Indie Book Reviews (page 3)

Shadows of Paris by Eric D. Lehman
Released: Aug. 2, 2016

"A lyrical, lovely story of doomed romance that doesn't overstay its welcome."
Travel and history writer Lehman (Connecticut Town Greens, 2015, etc.) turns his hand to fiction in this short novel set in the City of Lights.Read full book review >
Judo by Rodolfo Tello
Released: Aug. 1, 2016

"A lean, direct introductory text for readers interested in judo culture and practice."
Tello (Social Safeguards, 2015, etc.) describes the basic concepts and techniques of judo in this introductory work of nonfiction.Read full book review >

The Blitz Business by D.A. Spruzen
Released: Aug. 1, 2016

"Despite the rousing historical background, this sentimental orphan tale remains grim."
A mentally disabled boy tries to navigate his way through World War II-era Britain in this historical novel. Read full book review >
Autonomy by Jude Houghton
Released: July 31, 2016

"An immersive novel that chillingly predicts a world in which life is something to be escaped rather than experienced."
Houghton (Songs of Seraphina, 2015) explores the difference between living and surviving in this sci-fi thriller. Read full book review >
Elizabeth Daleiden on Trial by Ron Fritsch
Released: July 30, 2016

"Big-city life has nothing on small-town shenanigans in this often enjoyable read with a serious message."
Fritsch's (Promised Valley Peace, 2013, etc.) historical legal drama reveals the seamy underbelly of a small Illinois farming community. Read full book review >

Hill Country Siren by Patrick Kelly
Released: July 29, 2016

"A laudable showing featuring an unconventional detective who's impossible to dislike."
Freelance chief financial officerJoe Robbins gets hired by a famed musician to look into a potential scam and becomes embroiled in a murder case in Kelly's (Hill Country Rage, 2014, etc.) latest series thriller.Read full book review >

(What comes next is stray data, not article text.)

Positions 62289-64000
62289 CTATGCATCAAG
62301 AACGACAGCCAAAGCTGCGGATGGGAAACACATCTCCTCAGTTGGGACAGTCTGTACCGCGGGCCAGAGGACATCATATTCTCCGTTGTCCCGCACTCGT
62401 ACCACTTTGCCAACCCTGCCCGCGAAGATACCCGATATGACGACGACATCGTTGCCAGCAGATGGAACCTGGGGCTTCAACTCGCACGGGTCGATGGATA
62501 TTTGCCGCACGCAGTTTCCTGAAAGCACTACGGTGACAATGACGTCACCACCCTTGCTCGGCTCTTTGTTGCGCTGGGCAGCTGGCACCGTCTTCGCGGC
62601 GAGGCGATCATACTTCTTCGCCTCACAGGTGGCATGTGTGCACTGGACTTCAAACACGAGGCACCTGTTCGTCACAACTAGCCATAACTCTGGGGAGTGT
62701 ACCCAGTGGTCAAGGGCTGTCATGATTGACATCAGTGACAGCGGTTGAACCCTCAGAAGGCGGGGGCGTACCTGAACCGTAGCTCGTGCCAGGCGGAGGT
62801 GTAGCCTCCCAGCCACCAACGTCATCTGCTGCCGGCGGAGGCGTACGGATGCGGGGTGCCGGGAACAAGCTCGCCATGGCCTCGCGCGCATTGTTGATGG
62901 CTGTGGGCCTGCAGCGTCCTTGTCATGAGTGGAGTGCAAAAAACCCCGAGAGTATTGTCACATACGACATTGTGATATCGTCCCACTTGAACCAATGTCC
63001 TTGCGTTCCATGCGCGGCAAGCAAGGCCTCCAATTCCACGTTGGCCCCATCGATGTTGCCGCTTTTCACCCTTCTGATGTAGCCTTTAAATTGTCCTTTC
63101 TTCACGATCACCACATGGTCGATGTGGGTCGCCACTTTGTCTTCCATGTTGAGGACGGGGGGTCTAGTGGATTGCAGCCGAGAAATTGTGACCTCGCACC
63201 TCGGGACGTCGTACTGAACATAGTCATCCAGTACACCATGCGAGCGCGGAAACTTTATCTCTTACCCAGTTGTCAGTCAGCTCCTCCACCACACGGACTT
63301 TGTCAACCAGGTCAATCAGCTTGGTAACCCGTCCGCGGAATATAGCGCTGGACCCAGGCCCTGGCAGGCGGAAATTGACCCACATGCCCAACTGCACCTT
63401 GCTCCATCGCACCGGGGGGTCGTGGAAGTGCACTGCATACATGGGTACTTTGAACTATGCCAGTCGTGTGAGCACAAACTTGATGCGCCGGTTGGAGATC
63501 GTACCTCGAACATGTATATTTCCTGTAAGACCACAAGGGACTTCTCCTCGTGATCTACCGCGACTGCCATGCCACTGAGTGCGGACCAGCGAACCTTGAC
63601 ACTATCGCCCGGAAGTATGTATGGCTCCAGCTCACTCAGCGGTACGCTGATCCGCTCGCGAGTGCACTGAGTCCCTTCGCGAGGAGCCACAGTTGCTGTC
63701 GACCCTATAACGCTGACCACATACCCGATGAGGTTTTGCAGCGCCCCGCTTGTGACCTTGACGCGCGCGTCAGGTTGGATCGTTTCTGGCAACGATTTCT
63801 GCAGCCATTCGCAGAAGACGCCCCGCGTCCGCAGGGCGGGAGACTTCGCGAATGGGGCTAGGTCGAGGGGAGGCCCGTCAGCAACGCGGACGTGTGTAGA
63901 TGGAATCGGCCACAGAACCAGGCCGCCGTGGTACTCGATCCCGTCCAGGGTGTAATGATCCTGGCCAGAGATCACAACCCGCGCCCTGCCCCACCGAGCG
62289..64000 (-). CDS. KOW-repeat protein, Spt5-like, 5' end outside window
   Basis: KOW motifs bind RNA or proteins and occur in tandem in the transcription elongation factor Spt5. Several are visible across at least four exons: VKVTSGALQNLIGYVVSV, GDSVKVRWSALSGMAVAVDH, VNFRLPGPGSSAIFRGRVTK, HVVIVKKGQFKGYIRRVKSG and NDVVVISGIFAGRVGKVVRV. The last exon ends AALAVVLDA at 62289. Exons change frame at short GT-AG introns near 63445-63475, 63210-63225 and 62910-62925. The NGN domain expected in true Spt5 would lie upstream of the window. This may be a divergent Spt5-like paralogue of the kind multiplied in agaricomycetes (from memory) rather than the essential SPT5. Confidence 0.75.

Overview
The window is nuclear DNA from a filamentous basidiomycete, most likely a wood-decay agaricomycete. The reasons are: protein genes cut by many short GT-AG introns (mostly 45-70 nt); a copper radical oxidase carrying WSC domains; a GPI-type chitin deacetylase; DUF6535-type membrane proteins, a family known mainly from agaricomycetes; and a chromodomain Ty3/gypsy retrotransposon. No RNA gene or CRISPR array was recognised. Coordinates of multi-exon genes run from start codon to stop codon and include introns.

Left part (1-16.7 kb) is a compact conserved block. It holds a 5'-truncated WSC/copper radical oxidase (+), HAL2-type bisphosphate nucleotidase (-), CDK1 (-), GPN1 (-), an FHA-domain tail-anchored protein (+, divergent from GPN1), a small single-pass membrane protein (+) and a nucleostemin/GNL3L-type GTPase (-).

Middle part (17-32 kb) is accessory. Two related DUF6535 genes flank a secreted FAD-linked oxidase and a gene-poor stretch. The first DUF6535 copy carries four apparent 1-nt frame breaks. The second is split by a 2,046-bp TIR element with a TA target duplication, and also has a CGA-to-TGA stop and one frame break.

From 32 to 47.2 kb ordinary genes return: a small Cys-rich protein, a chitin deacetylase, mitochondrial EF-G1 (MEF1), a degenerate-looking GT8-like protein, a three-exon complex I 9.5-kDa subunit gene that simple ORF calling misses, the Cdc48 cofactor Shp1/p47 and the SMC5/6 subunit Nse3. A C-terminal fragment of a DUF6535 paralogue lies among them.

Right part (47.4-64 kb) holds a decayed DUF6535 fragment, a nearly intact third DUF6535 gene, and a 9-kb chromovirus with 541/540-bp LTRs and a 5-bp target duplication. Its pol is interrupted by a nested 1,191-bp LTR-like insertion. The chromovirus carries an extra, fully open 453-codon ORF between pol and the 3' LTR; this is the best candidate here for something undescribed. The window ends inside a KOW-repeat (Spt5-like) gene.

Colors of Immortality by J.M. Muller
Released: July 29, 2016

"This capable novel about a wondrous, secret world largely focuses on setting up its sequel."
In this debut YA fantasy, a teen discovers he's connected to a hidden enclave of undead outcasts. Read full book review >
The Essence of Ethical Pragmatism by E. Dennis Brod
Released: July 28, 2016

"Impressively free of political bias, but philosophically slight."
An updated version of philosophical pragmatism, offered as a cure for all that ails the world. Read full book review >
Lifethreat by B.J. Meehan
Released: July 28, 2016

"A skillfully rendered but overly ambitious medical thriller."
A mysterious disease is gradually sterilizing men, and a federal health worker struggles to find out why in this debut novel. Read full book review >
The Smallest Angel by Richard Seib
Released: July 28, 2016

"While slow at times, this sentimental book about a mysterious woman nevertheless manages plenty of surprises and an overall uplifting message."
A sci-fi novel explores the importance of faith in a violent world. Read full book review >
The Latina President by Joseph Rothstein
Released: July 25, 2016

"A suspenseful—and topical—tale of White House intrigue."
A debut political thriller tracks the meteoric and perilous rise of a Latina U.S. president. Read full book review >
Jesus Delayed by J.E. Gulbrandsen
Released: July 25, 2016

"An important contribution to Evangelical thought."
A radical reinterpretation of the Bible and the core of mainstream Evangelical theology. Read full book review >
Kirkus Interview
Jennifer Keishin Armstrong
author of SEINFELDIA
August 22, 2016

Jennifer Keishin Armstrong’s new bestseller Seinfeldia is the hilarious behind-the-scenes story of two guys who went out for coffee and dreamed up Seinfeld —the cultural sensation that changed television and bled into the real world. Comedians Larry David and Jerry Seinfeld never thought anyone would watch their silly little sitcom about a New York comedian sitting around talking to his friends. NBC executives didn’t think anyone would watch either, but they bought it anyway, hiding it away in the TV dead zone of summer. But against all odds, viewers began to watch, first a few and then many, until nine years later nearly 40 million Americans were tuning in weekly. In Seinfeldia, TV historian and entertainment writer Armstrong celebrates the creators and fans of this American television phenomenon, bringing readers behind-the-scenes of the show while it was on the air and into the world of devotees for whom it never stopped being relevant, a world where the Soup Nazi still spends his days saying “No soup for you!” “Armstrong’s intimate, breezy history is full of gossipy details, show trivia, and insights into how famous episodes came to be,” our reviewer writes. “Perfect for Seinfeldians and newcomers alike.” View video >